Chester County Antiques Show Sizzles In New Venue

MALVERN, PENN. — The 31st edition of the Chester County Antiques Show made a showy appearance in its new home at the Phelps School April 5–7. Located in the heart of “horse country,” the venue was well suited to the show, presented in the school’s indoor riding ring. The ceiling beams overhead served to accent the well-appointed booths below that were mostly filled with traditional antiques, fine art and Americana. Showgoers entered through the stables (sans horses) and the floor was covered with Astroturf for ease of passage.

A benefit for the Chester County Historical Society, the show was most recently staged for the last few years at the Westtown School, and with the show’s move to its new and distinctive venue, it has more of a Chester County flavor to it, with several historic boroughs a stone’s throw away.

Hailing from Malvern itself, Van Tassel-Baumann American Antiques displayed an attractive booth showcasing fine furniture and samplers. Furniture offerings included a diminutive mahogany Chippendale chest, Delaware Valley, circa 1770–80, with a case width of just 335/8 inches to a sublime specimen of Philadelphia craftsmanship: a Chippendale mahogany tea table with a 33-inch dish top and birdcage support over cabriole legs. Choice New Jersey samplers seen in the booth were a charming Nineteenth Century work executed in 1834 by Sarah An Stoy, of the Haddon Township Stoys family, and a Burlington County silk on linen sampler wrought by Ann S. Wallace, then 11, in 1827.

The Norwoods’ Spirit of America, Timonium, Md., offered a folky hooked rug titled “The Gentle Giant Patiently Waiting for a Drink of Water While Standing by a Colossal Sunflower”; a two-sided gameboard with great coloring, a small and a select grouping of rare layette pin cushions. Owing to their delicate silk or satin constitution and their extensive usage, few of these cushions survive intact today. Three of the cushions shown had inscriptions: May Providence Save, Welcome Little Stranger, Dear Little Girl.

H.L. Chalfant American Fine Art & Antiques, West Chester, Penn., offered a wealth of fine items for buyers to peruse. Highlights ranged from a paint decorated dumb stove fragment in the form of George Washington, probably made by Alonzo Blanchard, Albany, N.Y., circa 1843, to a fine example in tiger maple of a side chair, attributed to William Savery, with the elegant form he was noted for, with spooned back and “crookt” feet. A Queen Anne high chest in walnut with molded cornice, ten lipped drawers and a scalloped skirt over drake feet, Philadelphia, circa 1750, was another standout here.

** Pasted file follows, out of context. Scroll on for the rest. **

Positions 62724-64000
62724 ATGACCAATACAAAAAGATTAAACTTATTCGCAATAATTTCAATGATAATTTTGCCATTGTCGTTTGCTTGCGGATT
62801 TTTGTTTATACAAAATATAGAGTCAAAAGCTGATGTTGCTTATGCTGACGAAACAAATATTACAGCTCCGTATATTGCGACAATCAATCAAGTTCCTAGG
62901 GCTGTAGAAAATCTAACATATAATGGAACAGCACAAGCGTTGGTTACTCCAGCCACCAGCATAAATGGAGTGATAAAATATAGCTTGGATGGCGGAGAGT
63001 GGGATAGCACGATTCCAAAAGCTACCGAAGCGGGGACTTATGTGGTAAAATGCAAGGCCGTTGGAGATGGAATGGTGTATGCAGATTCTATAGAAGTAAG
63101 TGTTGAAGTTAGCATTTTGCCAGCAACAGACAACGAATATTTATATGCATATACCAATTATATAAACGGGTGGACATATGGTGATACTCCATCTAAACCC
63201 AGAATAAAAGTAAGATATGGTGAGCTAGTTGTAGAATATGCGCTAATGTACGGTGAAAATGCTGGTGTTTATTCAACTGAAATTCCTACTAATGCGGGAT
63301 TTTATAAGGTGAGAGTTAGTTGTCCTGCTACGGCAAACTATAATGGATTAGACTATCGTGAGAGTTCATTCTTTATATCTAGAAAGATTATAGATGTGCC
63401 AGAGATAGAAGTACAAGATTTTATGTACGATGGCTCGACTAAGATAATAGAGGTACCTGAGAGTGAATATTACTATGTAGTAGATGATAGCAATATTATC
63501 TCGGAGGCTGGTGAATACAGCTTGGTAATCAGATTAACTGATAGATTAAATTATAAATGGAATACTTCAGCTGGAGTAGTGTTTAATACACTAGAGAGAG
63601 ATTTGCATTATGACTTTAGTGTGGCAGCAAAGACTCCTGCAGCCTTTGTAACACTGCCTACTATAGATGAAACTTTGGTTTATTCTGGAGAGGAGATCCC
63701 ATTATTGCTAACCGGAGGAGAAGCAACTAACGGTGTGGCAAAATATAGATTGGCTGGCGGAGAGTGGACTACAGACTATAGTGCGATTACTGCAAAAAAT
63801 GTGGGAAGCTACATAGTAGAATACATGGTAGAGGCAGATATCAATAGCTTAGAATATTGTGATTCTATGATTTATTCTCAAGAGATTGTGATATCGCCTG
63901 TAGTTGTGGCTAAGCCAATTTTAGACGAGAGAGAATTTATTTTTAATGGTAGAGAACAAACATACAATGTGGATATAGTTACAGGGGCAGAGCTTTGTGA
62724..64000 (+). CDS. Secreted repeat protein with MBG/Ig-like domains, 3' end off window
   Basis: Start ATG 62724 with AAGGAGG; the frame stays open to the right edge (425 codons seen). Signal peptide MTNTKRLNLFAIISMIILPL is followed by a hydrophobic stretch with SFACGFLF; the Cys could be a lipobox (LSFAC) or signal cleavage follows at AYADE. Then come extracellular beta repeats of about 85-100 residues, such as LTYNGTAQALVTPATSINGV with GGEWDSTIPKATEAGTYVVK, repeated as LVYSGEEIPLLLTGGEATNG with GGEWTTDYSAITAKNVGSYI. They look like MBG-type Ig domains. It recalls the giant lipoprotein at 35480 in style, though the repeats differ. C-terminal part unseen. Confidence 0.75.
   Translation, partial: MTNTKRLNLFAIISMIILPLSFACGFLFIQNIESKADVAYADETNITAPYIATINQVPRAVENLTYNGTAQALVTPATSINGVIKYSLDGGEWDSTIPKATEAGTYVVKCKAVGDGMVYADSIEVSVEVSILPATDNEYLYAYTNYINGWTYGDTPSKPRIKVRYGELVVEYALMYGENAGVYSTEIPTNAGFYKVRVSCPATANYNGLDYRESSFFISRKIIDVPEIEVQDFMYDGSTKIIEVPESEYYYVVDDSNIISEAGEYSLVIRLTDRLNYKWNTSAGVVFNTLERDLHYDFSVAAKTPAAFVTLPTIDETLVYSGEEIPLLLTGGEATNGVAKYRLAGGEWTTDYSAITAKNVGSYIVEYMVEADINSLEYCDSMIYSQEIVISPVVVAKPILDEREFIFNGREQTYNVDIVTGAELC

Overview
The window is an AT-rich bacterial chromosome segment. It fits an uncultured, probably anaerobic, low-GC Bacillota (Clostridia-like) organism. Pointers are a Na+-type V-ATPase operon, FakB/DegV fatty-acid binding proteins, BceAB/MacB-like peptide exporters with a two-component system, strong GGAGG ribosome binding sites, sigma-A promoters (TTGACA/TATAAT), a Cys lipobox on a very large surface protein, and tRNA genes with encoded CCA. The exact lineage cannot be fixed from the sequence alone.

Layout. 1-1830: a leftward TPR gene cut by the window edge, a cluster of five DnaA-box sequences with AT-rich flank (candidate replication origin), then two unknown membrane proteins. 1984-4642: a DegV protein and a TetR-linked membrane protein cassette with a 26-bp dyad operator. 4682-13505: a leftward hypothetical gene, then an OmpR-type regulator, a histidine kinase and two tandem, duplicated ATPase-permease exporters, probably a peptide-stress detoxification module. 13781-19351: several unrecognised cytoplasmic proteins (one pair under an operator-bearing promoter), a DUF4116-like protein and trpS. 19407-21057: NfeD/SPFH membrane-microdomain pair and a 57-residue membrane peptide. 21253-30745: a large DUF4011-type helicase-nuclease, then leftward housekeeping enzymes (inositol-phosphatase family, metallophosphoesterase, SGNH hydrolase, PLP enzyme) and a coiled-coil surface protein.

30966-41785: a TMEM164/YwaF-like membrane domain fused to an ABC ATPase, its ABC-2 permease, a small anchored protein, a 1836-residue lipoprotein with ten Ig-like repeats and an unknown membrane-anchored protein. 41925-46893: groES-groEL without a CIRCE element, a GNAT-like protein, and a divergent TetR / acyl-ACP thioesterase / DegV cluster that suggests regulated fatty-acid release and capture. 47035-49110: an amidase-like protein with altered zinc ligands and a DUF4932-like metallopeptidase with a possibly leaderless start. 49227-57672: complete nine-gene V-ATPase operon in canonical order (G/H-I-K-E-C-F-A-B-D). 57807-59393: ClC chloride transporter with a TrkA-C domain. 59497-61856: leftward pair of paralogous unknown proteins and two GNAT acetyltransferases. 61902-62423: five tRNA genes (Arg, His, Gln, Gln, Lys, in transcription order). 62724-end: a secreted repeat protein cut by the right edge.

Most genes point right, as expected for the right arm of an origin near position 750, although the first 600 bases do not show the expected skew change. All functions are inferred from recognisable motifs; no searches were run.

An aisle over from Chalfant’s booth, a special exhibition area was titled “Architectural Elements from the Chester County Historical Society Museum Collection.” A paneled door in blue paint from the late Eighteenth Century was paired in the display with a Chester County paneled chest of drawers that was courtesy of H.L. Chalfant.

A Bird in Hand Antiques, Florham Park, N.J., offered a Blackhawk weathervane, untouched, in wonderful weathered verdigris surface, attributed to Cushing & White, circa 1880s, and a fine collection of seven grain shovels together hung on its back wall. The handmade shovels hail from New England, circa 1825–75, and some have hand painted scenes.

Among highlights in the booth of Kelly Kinzle Antiques, New Oxford, Penn., was a fine barbershop pole. A “John E. Frates Havana Cigar Manufr” triptych sign, and several fine tall case clocks were also displayed. The Hanebergs, East Lyme, Conn., offered all things great and small, from a Chinese Export soup tureen in the Mandarin pattern with wonderful decoration, circa 1830, to a bold tiger maple desk, circa 1760, with graduated drawers and center drop on the bracket base.

Circa 1770 Pennsylvania furniture was appropriately showcased here from a number of dealers, including John Chaski, Camden, Del., who offered a Philadelphia figural walnut Chippendale chest and at Hilary and Paulette Nolan, Falmouth, Mass., who had a Chester County walnut tilt top tea table with dish top, birdcage and a nicely turned shaft, and at SAJE Americana, Short Hills, N.J., which displayed a fine upholstered Chippendale chair, Philadelphia, with a serpentine front rail, shaped legs and a nice crown rail. Eye catching at R.M. Worth Antiques, Chadds Ford, Penn., was a very tall Federal corner cupboard in its original and vivid ochre paint from Lancaster County, circa 1780.

Steven Schuyler Bookseller, North Reading, Mass., is well known for his architectural titles, and at the show, he featured Colonial Ironwork, Cast Iron Decoration: A World Survey and several shelves of books devoted to restoration.

Offerings at Britannia House Antiques, Collegeville, Penn., ranged from silver, led by an American sterling silver footed inkstand made by J.E. Caldwell & Co., Philadelphia, with a swing handle quill holder, pounce pot and ink pot tray with applied shell border, that was a replica of the Philip Syng Jr inkstand used to sign the Declaration of Independence to a charming oil painting by Xanthus Russell Smith (1839–1929) titled “The Old Cottage by The Brook.”

Other highlights were a Queen Anne slant lid desk that has been in the Blaisdell family of Maine since its making in circa 1750 and now offered at The Fassnachts, Canandaigua, N.Y.; a stack of Nineteenth Century pantry boxes in their original dry paint, likely made by the same hand around the same time, likely from Maine, on offer at Salt Box Antiques, Sugarloaf, Penn.; and a pair of portraits of English gentlemen done by Francis Alleyne (1774–1790), circa 1785, on offer from James M. Kilvington, Dover, Del.

For more information, or 610-692-4800.


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